Monday, January 23, 2012
Collectors' Favorites From Jon and Maria Ramberg
A very nice and unsuspected surprise...
Happy New Year Tom!
It is a beautiful thing to see all the sharing by float collectors around the world that has been inspired by your blog.
Our favorites always seem to be changing but here are a few to share.
Best wishes, Jon & Maria
I've just begun to share with Jon and Maria. After receiving their email, and even though I wanted to go to bed, had to answer their email...
What a nice surprise! I just came to my emails to write Stu Farnsworth, to say that his favorites post was finished, and here you are. Thank you for sharing. It makes me very happy.
A question: Were any of these floats added to your collection in 2011? If not, that is just fine. Every collector should have the opportunity to see the incredible floats you have. I am totally taken by the Neversink. I knew that there was a Milk Glass Neversink, but had only seen one, 12 years ago.
Jon and Maria answered the next day...
Good evening Tom,
The 5 floats we chose were added over many different years.
Just for clarity's sake, I asked the question whether the floats had been found during the previous year, but knew after seeing the photos, and feeling very fortunate to have had Jon and Maria's willingness to share, that the answer was not going to determine whether or not I posted during this year's collectors' favorites. I sent the following email to them...
Hi Jon, Hi Maria,
I am truly amazed at the wonderful examples that you have in your collection, and can only imagine what other treasures must be with you. Thank you for sharing your history. I'm so focused on gathering as much existing glass float history...their makers, uses and users as well as collectors and collectors' stories as possible. Every contribution gives me great happiness. I truly believe we are all saving an almost lost and relatively unknown history - just in the nick of time.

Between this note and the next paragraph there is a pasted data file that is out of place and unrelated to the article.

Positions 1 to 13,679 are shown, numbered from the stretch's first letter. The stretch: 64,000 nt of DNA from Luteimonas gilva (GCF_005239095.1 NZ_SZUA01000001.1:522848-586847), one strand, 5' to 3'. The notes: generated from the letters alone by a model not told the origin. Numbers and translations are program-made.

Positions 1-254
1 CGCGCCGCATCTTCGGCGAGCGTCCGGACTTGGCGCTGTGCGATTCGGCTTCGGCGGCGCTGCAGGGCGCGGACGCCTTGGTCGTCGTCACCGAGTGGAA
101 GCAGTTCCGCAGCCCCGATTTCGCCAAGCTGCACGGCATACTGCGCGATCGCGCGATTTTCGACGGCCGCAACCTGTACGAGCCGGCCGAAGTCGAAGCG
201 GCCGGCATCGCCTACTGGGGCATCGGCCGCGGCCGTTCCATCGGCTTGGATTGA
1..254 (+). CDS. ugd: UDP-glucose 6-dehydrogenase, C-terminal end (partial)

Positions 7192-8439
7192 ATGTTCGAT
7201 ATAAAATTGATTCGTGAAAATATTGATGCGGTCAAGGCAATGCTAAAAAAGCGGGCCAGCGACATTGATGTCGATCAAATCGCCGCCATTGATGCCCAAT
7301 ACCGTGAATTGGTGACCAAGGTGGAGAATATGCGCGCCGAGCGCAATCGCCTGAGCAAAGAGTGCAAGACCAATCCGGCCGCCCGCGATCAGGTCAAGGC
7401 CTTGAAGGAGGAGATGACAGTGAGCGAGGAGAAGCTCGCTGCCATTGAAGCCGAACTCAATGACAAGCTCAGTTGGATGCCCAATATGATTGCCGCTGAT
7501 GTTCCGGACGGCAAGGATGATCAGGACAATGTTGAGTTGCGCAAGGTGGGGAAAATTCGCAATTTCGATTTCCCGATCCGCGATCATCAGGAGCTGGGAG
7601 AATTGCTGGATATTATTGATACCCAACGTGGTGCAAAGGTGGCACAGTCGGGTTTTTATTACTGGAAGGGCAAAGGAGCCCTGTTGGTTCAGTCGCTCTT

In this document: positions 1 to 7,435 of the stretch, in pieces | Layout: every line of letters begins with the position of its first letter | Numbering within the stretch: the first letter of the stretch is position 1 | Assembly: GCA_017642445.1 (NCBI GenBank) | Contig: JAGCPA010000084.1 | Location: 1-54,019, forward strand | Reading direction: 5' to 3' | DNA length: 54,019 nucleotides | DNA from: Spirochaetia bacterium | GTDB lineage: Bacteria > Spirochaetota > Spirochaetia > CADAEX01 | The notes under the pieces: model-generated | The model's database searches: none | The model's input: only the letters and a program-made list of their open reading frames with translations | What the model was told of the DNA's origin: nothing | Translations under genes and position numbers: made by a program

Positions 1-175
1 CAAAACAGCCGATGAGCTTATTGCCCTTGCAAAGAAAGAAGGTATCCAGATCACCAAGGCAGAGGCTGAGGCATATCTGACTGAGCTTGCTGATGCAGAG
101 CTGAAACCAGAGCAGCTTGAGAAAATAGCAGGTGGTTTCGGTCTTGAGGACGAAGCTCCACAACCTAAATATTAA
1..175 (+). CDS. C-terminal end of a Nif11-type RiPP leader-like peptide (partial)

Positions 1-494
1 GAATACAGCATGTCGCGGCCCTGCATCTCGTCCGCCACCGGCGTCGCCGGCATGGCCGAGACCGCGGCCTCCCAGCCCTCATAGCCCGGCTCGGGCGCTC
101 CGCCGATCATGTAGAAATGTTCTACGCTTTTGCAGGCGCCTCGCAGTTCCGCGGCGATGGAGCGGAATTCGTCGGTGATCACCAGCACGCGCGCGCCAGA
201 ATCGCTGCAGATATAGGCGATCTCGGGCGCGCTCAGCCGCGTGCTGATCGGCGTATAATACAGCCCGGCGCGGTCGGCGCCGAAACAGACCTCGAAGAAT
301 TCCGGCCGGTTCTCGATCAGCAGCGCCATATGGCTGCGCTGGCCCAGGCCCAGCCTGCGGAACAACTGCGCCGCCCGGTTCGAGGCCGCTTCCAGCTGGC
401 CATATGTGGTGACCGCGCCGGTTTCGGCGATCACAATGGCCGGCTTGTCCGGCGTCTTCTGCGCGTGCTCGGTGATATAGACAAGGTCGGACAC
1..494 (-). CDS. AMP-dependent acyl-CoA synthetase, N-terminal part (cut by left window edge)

A few of Jon and Maria's beautiful Glass Floats
1) Doughnut Float
In his pioneering book, BEACHCOMBING FOR JAPANESE GLASS FLOATS, Amos Woods wrote that less than a dozen of these floats were manufactured. The picture of the rare doughnut float in his book captured my imagination and was an inspiration for float collecting.
2)Twisted Spindle In the BEACHCOMBERS GUIDE TO THE NORTHWEST, page 33, author Walt Pich says “the rarity of a spindle may be measured by the number of twists that are caused by rolling prior to cooling.” One of our most unique spindle floats has a twisted spindle with 30 twists! Is anyone else counting their twists?
3) White Neversink
As we add more colors to our float collection, this white Neversink GB 6 stands out. It fits the "Sea Hermit's" latest research on the origin of Neversink floats. The history on this one is that it was found with a group of other floats that “hung in the barn of a Down East Maine fisherman.”
4) TO (Toyotomi Glass Factory)
What makes this one unique is the color contrasts. Very fine burgundy swirls throughout the clear float give the ball a lighter overall color. This is contrasted with a solid, dark burgundy seal button bearing a heavy and distinct diamond TO mark.
5) Compass and Stranne Oresten Compass Group
The blue compass trademark is amazing! Our colors include cobalt blue, dark forest green and emerald green. Our sizes range from 3 inches to 8 inches.
I wanted to show you a close up of the wonderful Stranne Oresten Compass marking.
Thank you Jon and Maria. It was a pleasure to see and share some of your remarkably beautiful floats!
I would like to end this post with something a very nice British Columbian woman wrote to me a few days ago. Her name is Marlena. We started trading emails, and learning about our shared passion for glass, after I noticed a wonderful Dog Neck float she had for sale to the highest bidder. I wrote her to find out more, and as good fortune would have it, I've chanced to meet a kind and sincere person. Marlena is a collector of glass, and especially very old Persian bottles, known by bottle collectors and bottle sellers as the "Lady Who Buys The Persian Stuff"
"Hmmmm...I don't know what it is exactly about old glass that captivates me and others so deeply. I suppose it's many things all combined. But I know that the pleasure of caring for something that is beautiful and precious and at the same time so curious, delicate and vulnerable is a part of it. Each handblown bottle or float seems to be a self contained and unique universe all its own. When you hold it in your hand or into the light it seems complete...needing nothing more than being exactly what it is...and being enjoyed by the person who cares for it."
I enjoyed reading and identifying with her thoughts. Here are a couple of Marlena's Persian bottle photos: